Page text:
City badminton official Kunta Pani Rao will be a referee for the BWF Super Series
For Kunta Pani Rao, the affable badminton official for the last four decades, the recently-concluded Badminton Asia team championship in Hyderabad was one more assignment that enhanced his value and contribution for the successful conduct of the event as the Badminton World Federation (BWF) referee.
This 64-year-old soft-spoken person has now been nominated as one of the three BWF referees for the BWF Super Series in Delhi next month.
“Yes, it has been a long journey which began first as a Sports Authority of India coach. Those days, the salary was less, no pension and Provident Fund benefits and the threat of being transferred also was there. Just then I got the job in the State Bank of India which I took up to spend more time in badminton,” recalls Pani Rao.
Interestingly, when Pani Rao officiated for the first time ever in the Junior National, he saw Madhumita Bist (now India’s women’s coach) win the title in the early 1970s. “Things have changed – in some issues for the good. But, the job basically remains the same. To be a good and respected umpire or referee, you have to know the game better and not just thrive on the technicalities,” reminds the veteran official who owes his growth to former BAI secretary Ahmed Hussain and to the current BAI secretary (tournaments) K.Ch. Punnaiah Choudhary.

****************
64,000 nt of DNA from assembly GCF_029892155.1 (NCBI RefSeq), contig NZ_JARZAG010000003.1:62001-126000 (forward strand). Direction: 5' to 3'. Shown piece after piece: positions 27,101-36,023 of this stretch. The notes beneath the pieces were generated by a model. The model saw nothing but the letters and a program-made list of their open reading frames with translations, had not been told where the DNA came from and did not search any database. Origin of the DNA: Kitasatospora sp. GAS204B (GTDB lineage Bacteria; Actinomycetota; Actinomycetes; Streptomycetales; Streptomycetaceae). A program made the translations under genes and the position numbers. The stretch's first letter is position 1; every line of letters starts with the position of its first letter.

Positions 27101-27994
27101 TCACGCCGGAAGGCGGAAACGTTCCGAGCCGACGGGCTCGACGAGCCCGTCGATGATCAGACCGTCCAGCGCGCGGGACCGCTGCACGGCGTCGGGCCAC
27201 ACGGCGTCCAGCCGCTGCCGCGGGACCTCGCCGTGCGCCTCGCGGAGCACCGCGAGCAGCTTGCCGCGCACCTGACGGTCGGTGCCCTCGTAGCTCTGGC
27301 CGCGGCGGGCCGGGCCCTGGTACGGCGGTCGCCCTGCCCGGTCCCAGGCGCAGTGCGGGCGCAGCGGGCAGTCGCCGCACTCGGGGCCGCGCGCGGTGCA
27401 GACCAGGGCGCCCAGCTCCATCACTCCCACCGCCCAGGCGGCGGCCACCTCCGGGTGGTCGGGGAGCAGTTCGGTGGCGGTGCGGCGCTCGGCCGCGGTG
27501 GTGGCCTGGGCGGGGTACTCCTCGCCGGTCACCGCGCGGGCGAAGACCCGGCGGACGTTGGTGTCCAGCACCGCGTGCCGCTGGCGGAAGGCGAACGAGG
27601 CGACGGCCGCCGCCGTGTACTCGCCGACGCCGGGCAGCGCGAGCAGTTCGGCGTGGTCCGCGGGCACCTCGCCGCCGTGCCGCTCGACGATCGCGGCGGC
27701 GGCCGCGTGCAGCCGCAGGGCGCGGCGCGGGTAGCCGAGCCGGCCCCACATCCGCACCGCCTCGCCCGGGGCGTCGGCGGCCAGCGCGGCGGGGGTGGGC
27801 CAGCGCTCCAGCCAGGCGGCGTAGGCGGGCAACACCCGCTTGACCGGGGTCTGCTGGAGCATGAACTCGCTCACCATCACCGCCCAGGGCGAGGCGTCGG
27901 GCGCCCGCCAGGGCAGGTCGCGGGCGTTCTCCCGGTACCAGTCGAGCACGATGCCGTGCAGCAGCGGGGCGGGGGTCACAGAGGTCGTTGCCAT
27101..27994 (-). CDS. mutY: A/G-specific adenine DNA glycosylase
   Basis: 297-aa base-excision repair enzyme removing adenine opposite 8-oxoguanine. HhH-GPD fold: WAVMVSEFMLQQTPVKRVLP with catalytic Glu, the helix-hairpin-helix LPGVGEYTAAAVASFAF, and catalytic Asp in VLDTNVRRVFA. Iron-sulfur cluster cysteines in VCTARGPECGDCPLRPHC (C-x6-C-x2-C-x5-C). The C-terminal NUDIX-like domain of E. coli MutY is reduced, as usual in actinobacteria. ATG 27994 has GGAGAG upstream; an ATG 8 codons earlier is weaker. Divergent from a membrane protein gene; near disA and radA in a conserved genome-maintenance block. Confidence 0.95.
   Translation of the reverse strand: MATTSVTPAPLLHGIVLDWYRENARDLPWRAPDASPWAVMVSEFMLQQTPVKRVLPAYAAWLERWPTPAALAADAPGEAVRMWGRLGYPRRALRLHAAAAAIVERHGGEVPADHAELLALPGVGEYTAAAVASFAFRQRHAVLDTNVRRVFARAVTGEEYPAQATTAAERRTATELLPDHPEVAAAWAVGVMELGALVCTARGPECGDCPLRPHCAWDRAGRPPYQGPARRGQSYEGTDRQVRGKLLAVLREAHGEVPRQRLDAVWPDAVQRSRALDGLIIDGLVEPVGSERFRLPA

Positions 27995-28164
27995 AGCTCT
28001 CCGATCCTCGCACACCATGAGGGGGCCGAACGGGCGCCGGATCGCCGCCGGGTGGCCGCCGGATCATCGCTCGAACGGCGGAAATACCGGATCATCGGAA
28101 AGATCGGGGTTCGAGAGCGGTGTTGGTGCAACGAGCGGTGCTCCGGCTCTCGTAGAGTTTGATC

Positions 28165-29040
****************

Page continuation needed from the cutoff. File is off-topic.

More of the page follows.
This Hyderabadi, who officiated in the 1986 Seoul Asian Games, has turned an international umpire in 1994 and having crossed the superannuation age of 55, is now a qualified BWF referee which means he can do the job till he turns 65.
“Essentially, the referee is the overall in-charge of the tournament, responsible for the posting of umpires, finalising the schedule and resolving any on-court disputes,” reminds Pani Rao. “Every official is under scrutiny for the Badminton Asia Confederation makes a critical assessment of every technical official and allots the next assignment accordingly,” he points out.
Pani Rao welcomes the instant review system in place when a player opts for a video review of any point in dispute. “This vastly reduces the scope for errors by line judges. But again, it is available only on one court, instead it could be extended to other courts as well for better results,” he feels.
Pani Rao is a big fan of the Indian badminton legend Prakash Padukone. “Prakash is a gentleman to the core. I was officiating in Vijayawada when Syed Modi shocked him in the Senior National final in 1981. I vividly remember Prakash, then All England champion, had come two days late for that event. He was not well in fact and found it difficult to adjust to the conditions there,” recalls Phani Rao.
What next? “Once I retire from the BWF role next year, I would love to take up coaching which I enjoy a lot. I was mostly the State coach in those days and played my bit in the evolution of many champions like Manoj Kumar, Gopichand and Chetan Anand,” he signs off.
source: http://www.thehindu.com / The Hindu / Home> Features> MetroPlus / by V.V.Subrahmanyam / Hyderabad – December 24th, 2016